In all this discussion...I don't think I saw using a car + small 4x8 or 5x8 utility trailer mentioned. Torklift Ecohitches are available for Tesla vehicles, Nissan Leafs, Toyota Priuses, and many other cars.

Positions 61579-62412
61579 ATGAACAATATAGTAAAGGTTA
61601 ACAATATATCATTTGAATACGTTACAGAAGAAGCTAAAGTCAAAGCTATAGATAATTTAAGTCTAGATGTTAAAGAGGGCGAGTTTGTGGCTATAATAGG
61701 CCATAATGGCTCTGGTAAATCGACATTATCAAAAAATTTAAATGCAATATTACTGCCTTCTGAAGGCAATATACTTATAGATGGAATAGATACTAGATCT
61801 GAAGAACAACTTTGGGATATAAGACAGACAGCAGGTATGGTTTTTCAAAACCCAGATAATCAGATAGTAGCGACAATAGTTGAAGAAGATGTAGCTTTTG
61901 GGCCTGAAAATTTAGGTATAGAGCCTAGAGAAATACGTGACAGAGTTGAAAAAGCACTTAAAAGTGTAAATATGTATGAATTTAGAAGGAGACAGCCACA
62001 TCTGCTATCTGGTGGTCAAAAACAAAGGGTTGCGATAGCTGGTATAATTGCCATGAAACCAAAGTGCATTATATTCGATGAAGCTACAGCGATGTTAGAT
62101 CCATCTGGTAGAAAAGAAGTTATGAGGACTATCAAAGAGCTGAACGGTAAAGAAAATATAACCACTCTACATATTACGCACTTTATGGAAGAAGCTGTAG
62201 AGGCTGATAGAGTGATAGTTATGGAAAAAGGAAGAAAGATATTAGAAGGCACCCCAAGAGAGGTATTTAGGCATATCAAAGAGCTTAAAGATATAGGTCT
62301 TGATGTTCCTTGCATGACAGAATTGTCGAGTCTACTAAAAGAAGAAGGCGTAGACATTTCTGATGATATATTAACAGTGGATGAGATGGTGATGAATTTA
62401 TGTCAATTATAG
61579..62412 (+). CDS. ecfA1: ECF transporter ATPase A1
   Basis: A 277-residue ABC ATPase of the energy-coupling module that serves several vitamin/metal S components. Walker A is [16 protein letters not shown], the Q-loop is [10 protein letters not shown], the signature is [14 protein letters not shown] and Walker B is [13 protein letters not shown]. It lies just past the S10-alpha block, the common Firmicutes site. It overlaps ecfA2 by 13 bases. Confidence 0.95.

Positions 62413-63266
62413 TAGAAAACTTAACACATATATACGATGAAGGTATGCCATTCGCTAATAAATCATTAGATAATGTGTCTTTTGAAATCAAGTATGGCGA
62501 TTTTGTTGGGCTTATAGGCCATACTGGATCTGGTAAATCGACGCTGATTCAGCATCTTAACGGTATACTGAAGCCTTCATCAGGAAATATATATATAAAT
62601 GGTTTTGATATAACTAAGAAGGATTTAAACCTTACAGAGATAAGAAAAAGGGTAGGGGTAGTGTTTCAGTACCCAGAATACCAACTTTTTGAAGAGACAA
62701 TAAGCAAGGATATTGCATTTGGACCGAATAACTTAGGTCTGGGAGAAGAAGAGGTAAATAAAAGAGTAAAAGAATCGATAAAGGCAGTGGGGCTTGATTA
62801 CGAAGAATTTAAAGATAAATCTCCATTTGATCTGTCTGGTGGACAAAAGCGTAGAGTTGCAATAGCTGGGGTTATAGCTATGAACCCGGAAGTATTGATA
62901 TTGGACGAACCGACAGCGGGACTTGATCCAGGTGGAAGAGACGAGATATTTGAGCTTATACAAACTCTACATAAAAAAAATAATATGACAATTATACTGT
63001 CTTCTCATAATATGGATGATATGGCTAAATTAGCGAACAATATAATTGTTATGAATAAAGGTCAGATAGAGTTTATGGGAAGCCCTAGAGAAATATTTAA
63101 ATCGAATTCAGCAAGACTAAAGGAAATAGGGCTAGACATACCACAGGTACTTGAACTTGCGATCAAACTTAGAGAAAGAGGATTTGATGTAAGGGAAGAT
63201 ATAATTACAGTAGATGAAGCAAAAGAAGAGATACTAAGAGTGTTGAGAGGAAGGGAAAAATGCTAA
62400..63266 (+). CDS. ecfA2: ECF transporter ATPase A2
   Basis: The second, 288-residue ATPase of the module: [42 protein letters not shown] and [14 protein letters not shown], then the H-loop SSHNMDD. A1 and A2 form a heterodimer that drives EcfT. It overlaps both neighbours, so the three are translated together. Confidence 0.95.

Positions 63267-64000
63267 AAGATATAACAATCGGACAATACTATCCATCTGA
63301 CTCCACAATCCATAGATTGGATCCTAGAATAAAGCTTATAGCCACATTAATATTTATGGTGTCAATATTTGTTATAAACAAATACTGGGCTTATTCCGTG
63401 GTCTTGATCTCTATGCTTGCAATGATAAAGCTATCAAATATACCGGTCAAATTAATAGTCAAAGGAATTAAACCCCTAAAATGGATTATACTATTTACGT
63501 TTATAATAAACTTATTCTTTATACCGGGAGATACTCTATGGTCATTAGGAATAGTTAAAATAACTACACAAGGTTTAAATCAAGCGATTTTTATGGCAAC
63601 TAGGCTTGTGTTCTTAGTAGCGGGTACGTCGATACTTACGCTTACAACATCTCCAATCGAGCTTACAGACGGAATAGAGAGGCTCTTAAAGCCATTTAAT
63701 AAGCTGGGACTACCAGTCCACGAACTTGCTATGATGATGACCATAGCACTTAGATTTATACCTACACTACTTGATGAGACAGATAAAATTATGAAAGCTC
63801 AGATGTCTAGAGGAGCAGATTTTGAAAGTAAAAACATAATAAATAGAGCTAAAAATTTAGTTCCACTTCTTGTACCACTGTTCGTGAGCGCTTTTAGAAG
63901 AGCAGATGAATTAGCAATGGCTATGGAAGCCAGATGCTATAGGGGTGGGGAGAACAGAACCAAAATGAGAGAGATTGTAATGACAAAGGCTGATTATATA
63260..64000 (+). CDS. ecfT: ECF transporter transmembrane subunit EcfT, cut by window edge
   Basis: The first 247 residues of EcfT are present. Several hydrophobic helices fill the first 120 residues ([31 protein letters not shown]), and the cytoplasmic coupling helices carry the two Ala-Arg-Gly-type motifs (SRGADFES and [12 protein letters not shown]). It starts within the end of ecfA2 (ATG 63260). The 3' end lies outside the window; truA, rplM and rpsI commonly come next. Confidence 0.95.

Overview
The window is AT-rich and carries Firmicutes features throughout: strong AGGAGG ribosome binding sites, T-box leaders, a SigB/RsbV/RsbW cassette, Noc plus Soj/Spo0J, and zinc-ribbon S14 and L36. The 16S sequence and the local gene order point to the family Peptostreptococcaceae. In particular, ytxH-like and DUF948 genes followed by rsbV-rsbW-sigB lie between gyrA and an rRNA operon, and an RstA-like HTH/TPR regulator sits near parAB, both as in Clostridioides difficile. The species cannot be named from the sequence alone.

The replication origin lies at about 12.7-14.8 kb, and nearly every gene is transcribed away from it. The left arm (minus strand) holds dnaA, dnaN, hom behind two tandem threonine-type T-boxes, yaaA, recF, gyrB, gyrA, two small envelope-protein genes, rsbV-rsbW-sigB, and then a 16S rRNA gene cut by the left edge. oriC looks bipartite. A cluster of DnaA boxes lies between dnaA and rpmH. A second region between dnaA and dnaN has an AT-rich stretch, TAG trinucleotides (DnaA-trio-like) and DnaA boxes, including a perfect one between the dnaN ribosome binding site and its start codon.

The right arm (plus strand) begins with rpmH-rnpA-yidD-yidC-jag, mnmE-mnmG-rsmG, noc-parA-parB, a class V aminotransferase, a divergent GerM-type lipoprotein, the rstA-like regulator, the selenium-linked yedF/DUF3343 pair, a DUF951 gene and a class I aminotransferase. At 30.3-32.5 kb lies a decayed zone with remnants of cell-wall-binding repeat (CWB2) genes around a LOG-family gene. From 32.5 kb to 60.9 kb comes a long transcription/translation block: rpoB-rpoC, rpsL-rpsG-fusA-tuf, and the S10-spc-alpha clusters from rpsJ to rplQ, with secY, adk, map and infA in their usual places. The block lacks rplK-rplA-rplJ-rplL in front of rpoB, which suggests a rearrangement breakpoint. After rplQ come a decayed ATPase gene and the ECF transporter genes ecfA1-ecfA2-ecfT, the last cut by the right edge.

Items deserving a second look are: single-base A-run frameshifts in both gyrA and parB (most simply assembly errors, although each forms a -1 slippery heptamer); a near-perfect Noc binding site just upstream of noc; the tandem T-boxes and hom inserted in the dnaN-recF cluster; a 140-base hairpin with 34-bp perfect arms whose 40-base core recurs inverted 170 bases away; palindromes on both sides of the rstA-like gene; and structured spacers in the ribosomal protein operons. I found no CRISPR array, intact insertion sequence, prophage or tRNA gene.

There is a *lot* you can do with a 2000 lb budget. 500 lb utility trailer+1500 lbs load. Hauling plywood, drywall, yard waste, moving furniture...all are possible. A utility trailer isn't covered, but that isn't a given for truck beds either. So what if the Prius MPGs drop from 50 mpg to 25 mpg on the freeway? It is still 25 mpg doing truck-like duty on the rare times you need that ability, while getting 50 mpg most of the time. Add a Scangauge to watch Prius water temps when under load. Hint: they are pretty stable, meaning the cooling system is keeping up even with a 2x fuel burn rate. Hook the same trailer up to a Tesla Model S/X...and beyond the change in Wh/mile, it won't really affect performance. Okay for 100 miles on the freeway in pretty much any conditions, and sometimes longer distances. Gen 1 Leaf can also handle the load, but the already short range is quickly made even shorter. Okay for maybe 15 miles (factoring in range degradation in a Gen 1). My rough rule of thumb: cut rated EV range to 1/2 or 1/3 of nominal value if planning to tow non-aero trailer with EV at freeway speed on flat ground. That should be conservative enough to avoid getting into a bind while you figure out actual energy consumption. This ratio of 1/2 to 1/3 is a side effect of the aerodynamic and drivetrain efficiency of most EVs. They simply don't take lot of energy move around compared to a high-drag trailer. Another upside on small trailer...lifetime registration in at least some states. Downside is learning to back a trailer out of some situations, and figuring out where to store the trailer (options: driveway, garage, shed, backyard, under raised deck). On Thu, Jun 18, 2020, 15:35 EVDL Administrator via EV <email@example.com> wrote: > On 18 Jun 2020 at 11:45, Lee Hart via EV wrote: > > > Perhaps the problem is that the auto companies don't sell to end-users > > -- they sell to *dealers*. So the dealers dictate the features; what > > they want to sell; what gives them the highest profit margin. > > I think that's a large part of it. It's compounded by the fact that > decades > ago the automakers decided to heavily promote truck-like vehicles, to > evade > fuel efficiency regulations. > > To make that strategy even more profitable, they've hardly changed the > basic > design of pickup trucks since they introduced independent front suspension > in the mid 1960s. Most of their development costs for them are fully > amortized. > > Despite a few high profile EV ads (usually posted on Youtube), from what I > can tell the automakers don't advertise anything in the US but big trucks, > SUVs, and "crossovers" (tall, bloated station wagons). > > So guess what they sell. > > No other nation I've visited has anything close to the US's concentration > of > huge, non-functional pickup trucks on its roads. > > Other countries used to be predominantly small cars, but that's changed. > In > the last decade or so the automakers have been fabulously successful in > changing other countries' vehicle mix by - surprise! - heavily advertising > their SUVs and "crossovers." > > These less efficient vehicles are causing real consternation in EU > government offices as they try to achieve their CO2 reduction targets. > That's one reason that the EU as a whole, and its individual states that > still have somewhat forward looking leaders, are pushing hard for EVs. > > For example, France has just raised its direct EV incentive from 6000 to > 7000 euros. That's hard cash, folks, not a tax credit. They also > subsidize > installation of EVSEs. The automakers demanded subsidies on ICEVs too > because of lost sales during the viral lockdowns, but France said "non, > véhicules électriques seulement." Can you imagine that happening in the > US? > > Aside from EVs, small, simple passenger cars are the least profitable > vehicles worldwide. The labor required to build them is roughly the same, > but customers perceive large size and luxury as having high value. > Therefore big, luxurious vehicles can be priced higher than the actual > additional manufacturing cost. > > I suspect, but don't know for sure, that next least profitable are utility > vehicles. They sell in small numbers, but again have fewer high-margin > luxury options and still require about the same amount of labor to > assemble. > > The fact that some customers PREFER low cost small vehicles and utility > vehicles is immaterial. The automakers and dealers don't like to sell > them, > so that's just too bad. > > Despite all the current optimism, I expect that in the long run, > affordable > US EVs will also tumble into the "not profitable enough" bin. > > I sure hope that Tesla survives, and comes up with something more > affordable > and smaller than the Model 3. > > David Roden - Akron, Ohio, USA > EVDL Administrator > > = = = = = = = = = = = = = = = = = = = = = = = = = = = = = > EVDL Information: http://www.evdl.org/help/ > = = = = = = = = = = = = = = = = = = = = = = = = = = = = = > Note: mail sent to "evpost" and "etpost" addresses will not > reach me. To send a private message, please obtain my > email address from the webpage http://www.evdl.org/help/ . > = = = = = = = = = = = = = = = = = = = = = = = = = = = = = > > > _______________________________________________ > UNSUBSCRIBE: http://www.evdl.org/help/index.html#usub > ARCHIVE: http://www.evdl.org/archive/index.html > INFO: http://lists.evdl.org/listinfo.cgi/ev-evdl.org > Please discuss EV drag racing at NEDRA ( > http://groups.yahoo.com/group/NEDRA) > > -------------- next part -------------- An HTML attachment was scrubbed... URL: <http://lists.evdl.org/private.cgi/ev-evdl.org/attachments/20200618/84c657af/attachment.html> _______________________________________________ UNSUBSCRIBE: http://www.evdl.org/help/index.html#usub ARCHIVE: http://www.evdl.org/archive/index.html INFO: http://lists.evdl.org/listinfo.cgi/ev-evdl.org Please discuss EV drag racing at NEDRA (http://groups.yahoo.com/group/NEDRA)